That’s the function of Messiah in terms of the Jewish people, the nation of Israel, and through redeeming them, he also redeems the rest of us who continue to have faith. Toby cites Paul in Romans 6:17-18 where Paul metaphorically uses the laws related to redeeming slaves in describing how believers in Jesus are redeemed from slavery to sin, which is also part of the Messianic mission.
Toby referred to another scripture as a way to get to the third clue, a passage that I also commented on less than a week ago.
The Lord your God will raise up for you a prophet like me from among you, from your countrymen, you shall listen to him.
Toby identifies Jesus as “the prophet” and directs his viewers to Peter in Acts 3 and Stephen in Acts 7 as evidence that the Jewish believers also saw Jesus as “the prophet” spoken of by Moses. Thus we have the third clue.
Clue 3: Prophesy says that Messiah will be the prophet like Moses. Moses was the first redeemer and Messiah will be the ultimate redeemer.
Part of this third clue is dependent on another portion of scripture and I’ll get to that momentarily.
What Did I Learn?
Actually, some interesting stuff.
“Therefore behold, days are coming,” declares the Lord, “when it will no longer be said, ‘As the Lord lives, who brought up the sons of Israel out of the land of Egypt,’ but, ‘As the Lord lives, who brought up the sons of Israel from the land of the north and from all the countries where He had banished them.’ For I will restore them to their own land which I gave to their fathers.
–Jeremiah 16:14-15 (NASB)
It never occurred to me to consider the return of the Jewish people to their Land from the current exile as a sort of second Exodus, one that makes the first Exodus from Egypt pale by comparison. I started to think, especially in light of how most Christians have to see Jesus in all of the moedim as their only application, if a new meaning will be assigned to Passover in the Messianic Age, one that reminds the Jewish people not only of their redemption from Egypt, but their ultimate redemption from exile and the restoration of Israel as a united people and a sovereign nation. If the absence of our King on his throne means that even the Gentile disciples are in exile, along with the Jewish people, and along with Israel itself, then we should be crying out to Heaven, “How long, God? How long?”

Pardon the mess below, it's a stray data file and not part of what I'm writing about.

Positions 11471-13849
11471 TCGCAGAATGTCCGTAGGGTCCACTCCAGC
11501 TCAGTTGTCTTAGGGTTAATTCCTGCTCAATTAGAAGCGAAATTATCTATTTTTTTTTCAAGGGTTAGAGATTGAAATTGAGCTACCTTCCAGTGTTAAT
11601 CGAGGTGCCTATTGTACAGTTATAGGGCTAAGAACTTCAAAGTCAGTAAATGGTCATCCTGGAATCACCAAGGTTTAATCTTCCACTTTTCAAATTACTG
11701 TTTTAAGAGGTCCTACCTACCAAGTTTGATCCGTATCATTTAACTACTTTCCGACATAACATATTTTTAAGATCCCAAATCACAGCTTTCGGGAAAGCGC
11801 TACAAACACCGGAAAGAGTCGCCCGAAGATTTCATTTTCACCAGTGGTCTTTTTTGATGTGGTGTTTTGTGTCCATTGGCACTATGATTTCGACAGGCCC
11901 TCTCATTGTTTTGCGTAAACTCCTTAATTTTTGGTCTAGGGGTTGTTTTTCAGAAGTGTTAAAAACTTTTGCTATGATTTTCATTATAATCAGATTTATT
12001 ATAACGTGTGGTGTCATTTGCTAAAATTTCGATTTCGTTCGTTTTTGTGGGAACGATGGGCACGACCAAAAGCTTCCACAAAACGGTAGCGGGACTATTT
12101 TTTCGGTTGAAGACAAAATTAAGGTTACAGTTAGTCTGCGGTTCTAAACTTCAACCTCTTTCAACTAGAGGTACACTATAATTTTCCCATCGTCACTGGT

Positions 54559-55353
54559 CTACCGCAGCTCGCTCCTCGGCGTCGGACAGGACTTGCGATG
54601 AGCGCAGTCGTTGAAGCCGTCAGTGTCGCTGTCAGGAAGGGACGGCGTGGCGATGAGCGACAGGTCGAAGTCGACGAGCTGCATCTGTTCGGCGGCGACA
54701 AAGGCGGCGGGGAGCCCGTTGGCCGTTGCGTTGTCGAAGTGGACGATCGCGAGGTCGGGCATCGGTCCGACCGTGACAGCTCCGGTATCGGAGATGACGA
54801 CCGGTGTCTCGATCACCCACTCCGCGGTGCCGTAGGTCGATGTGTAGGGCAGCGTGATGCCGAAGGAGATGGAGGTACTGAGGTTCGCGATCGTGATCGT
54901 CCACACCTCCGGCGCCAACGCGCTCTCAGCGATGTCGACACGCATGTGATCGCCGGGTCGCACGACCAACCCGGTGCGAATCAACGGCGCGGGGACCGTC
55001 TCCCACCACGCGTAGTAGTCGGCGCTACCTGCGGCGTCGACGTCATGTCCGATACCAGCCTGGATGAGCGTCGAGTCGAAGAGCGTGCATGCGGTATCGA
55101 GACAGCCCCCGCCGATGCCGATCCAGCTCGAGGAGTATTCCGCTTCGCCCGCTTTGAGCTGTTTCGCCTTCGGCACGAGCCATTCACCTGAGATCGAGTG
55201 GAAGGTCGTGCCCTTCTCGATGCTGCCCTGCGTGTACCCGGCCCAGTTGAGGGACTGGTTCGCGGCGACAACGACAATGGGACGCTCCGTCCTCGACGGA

The other thing I learned, and I’m not sure what to make of it, is that when Jerusalem is redeemed by Messiah taking up his throne, that Jews and Christians will see Jerusalem as their (our) city. Of course, Jerusalem is the Jewish city, the City of David, but how can we Christians lay claim to it in any sense?
I suppose because our King will be sitting on the Throne and the Temple in Jerusalem will finally be a house of prayer for all peoples. I don’t think that means we Gentiles get to live there, but if God is willing, may I see Messiah on his throne in Holy Jerusalem in those days, and may my sacrifices and burnt offerings be a sweet aroma to him.
I’ll review the next episode very soon.